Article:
CCCK – Selva Mágica – ACE South of the Border

Alexander: ¡Buenos Dias!

Welcome back to CCCK’s ACE South of the Border coverage!

Today things kick into high-gear with one of Mexico’s most sought-after roller coaster destinations: Guadalajara’s Selva Mágica!

– Over the years, many of our images have popped up on other sites and forums, awesome that our coverage spreads, not so awesome that not everyone mentioned where they got the images from. We are totally fine with our audience using our images, BUT ONLY IF credit is given to Thank you! –

The pièce de résistance at Selva Mágica is Bullet, which greets guests as they enter the park.


It’s so…beautiful.

Selva Mágica is the amusement park component of a larger complex that also features the Guadalajara Zoo.

Mexican parks have jumped on the VR bandwagon about as swiftly as U.S. parks. I’ve done about 5 or 6 VR experiences and frankly I’m burned out on the concept.

Selva Mágica held a wonderful reception and exclusive ride time for us!

Here’s a gander at the lay of the land.

A quick plaque dedication before we commence ERT on Titan.

Since Titan is the park’s VR coaster, we were grateful to have it as our ERT ride. Everyone got to enjoy the ride au naturel for an hr before the general public arrived to clog up operations with VR.

 Titan is a very unique ride. It is the oldest operating roller coaster by Japanese roller coaster firm Sansei Yusoki Co. (Now S&S Sansei).

Titan began its life in 1973 as Sky Streak at Canada’s Boblo Island Amusement Park. It entertained locals of southern Ontario and the greater Detroit area until the park’s closure in 1993.

Selva Mágica quickly purchased the large out-and-back steelie and opened in in 1994.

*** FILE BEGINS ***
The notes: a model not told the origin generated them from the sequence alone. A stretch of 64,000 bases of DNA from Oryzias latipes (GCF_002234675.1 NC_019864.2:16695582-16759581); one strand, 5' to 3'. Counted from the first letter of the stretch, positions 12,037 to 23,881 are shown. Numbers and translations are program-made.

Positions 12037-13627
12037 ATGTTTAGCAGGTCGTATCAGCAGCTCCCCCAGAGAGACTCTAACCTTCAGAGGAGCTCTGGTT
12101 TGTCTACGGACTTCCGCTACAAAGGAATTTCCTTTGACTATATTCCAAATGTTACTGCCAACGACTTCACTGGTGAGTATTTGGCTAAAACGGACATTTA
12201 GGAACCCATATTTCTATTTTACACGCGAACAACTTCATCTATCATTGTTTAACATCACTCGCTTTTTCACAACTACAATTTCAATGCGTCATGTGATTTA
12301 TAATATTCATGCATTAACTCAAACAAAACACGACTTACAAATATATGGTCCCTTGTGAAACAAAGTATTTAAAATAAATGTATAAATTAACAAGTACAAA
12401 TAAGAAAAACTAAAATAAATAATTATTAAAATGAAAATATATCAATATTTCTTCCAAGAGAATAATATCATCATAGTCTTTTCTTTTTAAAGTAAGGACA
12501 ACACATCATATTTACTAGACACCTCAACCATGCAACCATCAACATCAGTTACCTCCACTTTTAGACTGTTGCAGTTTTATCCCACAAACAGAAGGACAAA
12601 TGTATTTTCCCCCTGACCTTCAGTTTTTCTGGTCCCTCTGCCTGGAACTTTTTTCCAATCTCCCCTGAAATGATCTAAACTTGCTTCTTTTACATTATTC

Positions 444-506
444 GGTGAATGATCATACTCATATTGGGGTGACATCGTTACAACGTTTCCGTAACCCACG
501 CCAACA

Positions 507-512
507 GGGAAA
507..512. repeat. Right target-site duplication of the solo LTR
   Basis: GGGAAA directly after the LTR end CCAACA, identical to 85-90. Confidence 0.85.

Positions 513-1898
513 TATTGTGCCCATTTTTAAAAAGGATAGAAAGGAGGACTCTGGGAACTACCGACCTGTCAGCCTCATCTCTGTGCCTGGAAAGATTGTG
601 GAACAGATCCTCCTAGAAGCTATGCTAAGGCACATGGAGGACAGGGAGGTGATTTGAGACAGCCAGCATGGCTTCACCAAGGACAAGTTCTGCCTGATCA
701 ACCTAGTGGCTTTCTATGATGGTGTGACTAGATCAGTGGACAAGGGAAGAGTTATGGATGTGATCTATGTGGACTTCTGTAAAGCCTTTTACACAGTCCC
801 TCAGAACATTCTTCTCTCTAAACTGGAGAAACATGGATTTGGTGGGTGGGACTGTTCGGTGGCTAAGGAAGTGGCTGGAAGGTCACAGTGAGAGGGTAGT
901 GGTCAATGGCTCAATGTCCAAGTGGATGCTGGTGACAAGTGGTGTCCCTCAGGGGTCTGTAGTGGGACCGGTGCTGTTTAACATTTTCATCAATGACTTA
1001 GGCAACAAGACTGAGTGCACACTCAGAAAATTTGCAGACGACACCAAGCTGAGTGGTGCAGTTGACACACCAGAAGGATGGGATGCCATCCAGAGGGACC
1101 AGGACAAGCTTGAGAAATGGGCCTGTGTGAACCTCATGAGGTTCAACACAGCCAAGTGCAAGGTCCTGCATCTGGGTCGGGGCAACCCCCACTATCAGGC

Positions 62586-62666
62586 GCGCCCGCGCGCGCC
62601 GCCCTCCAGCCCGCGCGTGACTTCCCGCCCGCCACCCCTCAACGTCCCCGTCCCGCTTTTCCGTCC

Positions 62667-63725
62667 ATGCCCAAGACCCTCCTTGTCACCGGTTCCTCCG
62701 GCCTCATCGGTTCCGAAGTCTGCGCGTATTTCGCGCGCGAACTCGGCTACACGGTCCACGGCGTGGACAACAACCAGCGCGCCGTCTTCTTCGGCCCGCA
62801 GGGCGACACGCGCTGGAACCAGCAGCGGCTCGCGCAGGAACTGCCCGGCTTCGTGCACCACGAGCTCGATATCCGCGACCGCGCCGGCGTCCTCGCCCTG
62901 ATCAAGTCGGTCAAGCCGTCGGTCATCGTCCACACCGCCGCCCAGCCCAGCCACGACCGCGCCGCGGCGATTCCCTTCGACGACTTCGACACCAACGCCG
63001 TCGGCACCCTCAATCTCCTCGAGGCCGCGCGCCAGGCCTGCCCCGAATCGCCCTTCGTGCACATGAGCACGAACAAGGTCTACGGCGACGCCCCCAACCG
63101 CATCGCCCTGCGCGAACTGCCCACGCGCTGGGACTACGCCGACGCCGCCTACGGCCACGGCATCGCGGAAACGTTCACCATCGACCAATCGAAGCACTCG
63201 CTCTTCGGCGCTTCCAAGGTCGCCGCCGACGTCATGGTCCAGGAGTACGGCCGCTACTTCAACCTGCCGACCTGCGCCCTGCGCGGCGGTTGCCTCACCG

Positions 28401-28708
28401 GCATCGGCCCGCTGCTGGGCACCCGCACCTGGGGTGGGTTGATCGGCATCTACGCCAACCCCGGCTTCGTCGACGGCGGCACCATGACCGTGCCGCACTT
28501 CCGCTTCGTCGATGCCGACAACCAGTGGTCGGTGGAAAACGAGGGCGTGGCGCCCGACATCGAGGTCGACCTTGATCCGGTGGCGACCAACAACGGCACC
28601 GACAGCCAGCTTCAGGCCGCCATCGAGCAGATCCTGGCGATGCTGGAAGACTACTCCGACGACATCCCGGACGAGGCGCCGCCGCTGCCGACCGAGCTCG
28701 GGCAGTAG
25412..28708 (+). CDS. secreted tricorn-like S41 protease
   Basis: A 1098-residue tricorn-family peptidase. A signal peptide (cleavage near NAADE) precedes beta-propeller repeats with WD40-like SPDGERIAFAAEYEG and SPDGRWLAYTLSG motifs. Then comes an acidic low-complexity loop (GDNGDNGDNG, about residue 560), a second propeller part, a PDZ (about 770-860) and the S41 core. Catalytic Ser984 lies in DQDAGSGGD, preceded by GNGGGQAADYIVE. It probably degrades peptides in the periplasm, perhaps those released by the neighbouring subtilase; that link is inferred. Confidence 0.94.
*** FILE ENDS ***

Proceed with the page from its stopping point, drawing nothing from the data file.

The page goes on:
Titan features numerous airtime hills along its perfectly symmetrical, paperclip-shaped layout. Its trains and overall execution are remarkably wooden-coaster-like.

There’s this extended straightaway towards the end. It’s long enough that you can really take the time to sit and think why it is they added such a long piece of nothing.

 Here’s a picture of two cool rides! Sadly neither of them will open for us.

Tornado is Selva Mágica’s Jet Star II. It began its life as Glissade at Busch Gardens Williamsburg before coming to Mexico, where it ran at La Féria Chapultepec Mágico before coming to Selva Mágica. Unfortunately the park is having some operational problems with the ride and its future is unknown.

Between Tornado and Titan is Jubilé, Selva’s Pinfair Zyklon.

If you’ve ever been to Morey’s Piers, you may recognize this as a clone of Rollie’s Coaster.

ACErs found what joy they could in Jubilé despite its shoulder harnesses and cramped trains.

Rounding out the coaster collection is a Zierer Tivoli coaster called Catarina, which is Spanish for “ladybug”.

 As the name would imply, the signature Tivoli ladybug trains are present.

Rounding out the major rides at Selva Mágica is their beautiful and very old-looking log flume. It provides a scenic drift below a canopy of pink, flowering trees before taking riders on an incline to the flume’s only drop.

After riding the flume I got word that Bullet (which was scheduled to open later that day) had valleyed! However we were assured that this happens every so often and that it shouldn’t effect the ride’s opening.

Sacré bleu! It’s true! Bullet is saddled between the loop and the far spike! How do you suppose they fix it?? They said this isn’t an uncommon thing so I guess we’ll just come back later and see what’s up.

Before Bullet came to town, easily the most unique feature of Selva Mágica was Alicia.

Who is Alicia, you ask?

Well, apparently, Alicia is some kind of walk-thru attraction!

 An entry anchored in Alicia’s golden locks reveals a mouth! and teeth! and a big, squishy tongue!

Through Alicia’s mouth we find the uvula, the esophagus, and the rib cage! Here heart and lungs are on the left.

As you make your way down to Alicia’s abdomen, a very important discovery is made!

Just like a sugary breakfast cereal or a box of Cracker Jack, Alicia has a prize inside!  It begs the question where the male walk-thru attraction is that knocked her up!

Explorers exit Alicia through the most natural means possible: between her legs!

Exiting Alicia deposits you in the kiddie area of the park. Kinda makes sense, seeing as Alicia basically just gave birth to you. You’re now a kid again.

You can tell Alicia is from a bygone era. Her outfit looks like a 1969 Sears ad.

Alright! Let’s see what the prognosis is on Bullet.

As you can see, the far spike on Bullet has a catch car that can be lowered to assist a stalled train.